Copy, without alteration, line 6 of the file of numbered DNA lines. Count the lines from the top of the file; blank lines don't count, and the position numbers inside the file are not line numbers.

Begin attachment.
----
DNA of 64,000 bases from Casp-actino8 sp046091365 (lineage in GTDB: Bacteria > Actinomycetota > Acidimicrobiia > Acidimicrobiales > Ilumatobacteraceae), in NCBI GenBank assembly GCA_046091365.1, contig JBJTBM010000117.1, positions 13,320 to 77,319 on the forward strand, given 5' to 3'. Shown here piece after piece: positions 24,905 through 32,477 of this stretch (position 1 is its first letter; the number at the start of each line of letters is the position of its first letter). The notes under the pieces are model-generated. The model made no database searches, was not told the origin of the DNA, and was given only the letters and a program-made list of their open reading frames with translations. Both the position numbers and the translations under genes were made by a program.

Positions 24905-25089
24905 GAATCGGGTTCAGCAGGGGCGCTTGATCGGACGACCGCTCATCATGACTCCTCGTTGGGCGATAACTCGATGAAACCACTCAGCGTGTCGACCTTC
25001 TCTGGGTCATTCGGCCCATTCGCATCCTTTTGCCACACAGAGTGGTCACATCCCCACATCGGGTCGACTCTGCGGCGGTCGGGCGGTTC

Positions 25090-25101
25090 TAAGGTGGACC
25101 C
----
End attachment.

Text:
25090 TAAGGTGGACC